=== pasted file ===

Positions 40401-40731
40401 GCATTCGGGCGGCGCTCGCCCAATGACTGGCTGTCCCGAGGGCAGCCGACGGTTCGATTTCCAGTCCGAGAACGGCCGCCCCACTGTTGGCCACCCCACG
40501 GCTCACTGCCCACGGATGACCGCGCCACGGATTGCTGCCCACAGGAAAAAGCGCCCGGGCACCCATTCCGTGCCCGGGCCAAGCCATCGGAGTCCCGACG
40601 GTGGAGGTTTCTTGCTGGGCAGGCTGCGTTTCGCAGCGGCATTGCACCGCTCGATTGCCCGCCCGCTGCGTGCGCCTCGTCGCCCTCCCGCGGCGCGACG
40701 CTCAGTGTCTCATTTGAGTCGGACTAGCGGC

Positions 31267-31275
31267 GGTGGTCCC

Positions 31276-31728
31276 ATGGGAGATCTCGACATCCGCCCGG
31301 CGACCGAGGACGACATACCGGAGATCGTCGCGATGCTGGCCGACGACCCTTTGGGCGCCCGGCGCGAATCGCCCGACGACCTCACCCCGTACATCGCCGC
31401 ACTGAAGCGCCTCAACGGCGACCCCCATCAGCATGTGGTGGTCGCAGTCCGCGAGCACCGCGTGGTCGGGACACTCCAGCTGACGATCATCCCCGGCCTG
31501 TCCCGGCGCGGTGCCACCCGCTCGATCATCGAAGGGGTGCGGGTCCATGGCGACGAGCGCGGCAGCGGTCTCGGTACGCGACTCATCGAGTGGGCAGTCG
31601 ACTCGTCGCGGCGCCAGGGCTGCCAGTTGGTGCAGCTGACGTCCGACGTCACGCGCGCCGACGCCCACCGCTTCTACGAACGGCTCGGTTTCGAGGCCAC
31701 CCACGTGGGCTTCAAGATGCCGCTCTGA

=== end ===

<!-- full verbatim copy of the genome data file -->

Positions 40401-40731
40401 GCATTCGGGCGGCGCTCGCCCAATGACTGGCTGTCCCGAGGGCAGCCGACGGTTCGATTTCCAGTCCGAGAACGGCCGCCCCACTGTTGGCCACCCCACG
40501 GCTCACTGCCCACGGATGACCGCGCCACGGATTGCTGCCCACAGGAAAAAGCGCCCGGGCACCCATTCCGTGCCCGGGCCAAGCCATCGGAGTCCCGACG
40601 GTGGAGGTTTCTTGCTGGGCAGGCTGCGTTTCGCAGCGGCATTGCACCGCTCGATTGCCCGCCCGCTGCGTGCGCCTCGTCGCCCTCCCGCGGCGCGACG
40701 CTCAGTGTCTCATTTGAGTCGGACTAGCGGC

Positions 31267-31275
31267 GGTGGTCCC

Positions 31276-31728
31276 ATGGGAGATCTCGACATCCGCCCGG
31301 CGACCGAGGACGACATACCGGAGATCGTCGCGATGCTGGCCGACGACCCTTTGGGCGCCCGGCGCGAATCGCCCGACGACCTCACCCCGTACATCGCCGC
31401 ACTGAAGCGCCTCAACGGCGACCCCCATCAGCATGTGGTGGTCGCAGTCCGCGAGCACCGCGTGGTCGGGACACTCCAGCTGACGATCATCCCCGGCCTG
31501 TCCCGGCGCGGTGCCACCCGCTCGATCATCGAAGGGGTGCGGGTCCATGGCGACGAGCGCGGCAGCGGTCTCGGTACGCGACTCATCGAGTGGGCAGTCG
31601 ACTCGTCGCGGCGCCAGGGCTGCCAGTTGGTGCAGCTGACGTCCGACGTCACGCGCGCCGACGCCCACCGCTTCTACGAACGGCTCGGTTTCGAGGCCAC
31701 CCACGTGGGCTTCAAGATGCCGCTCTGA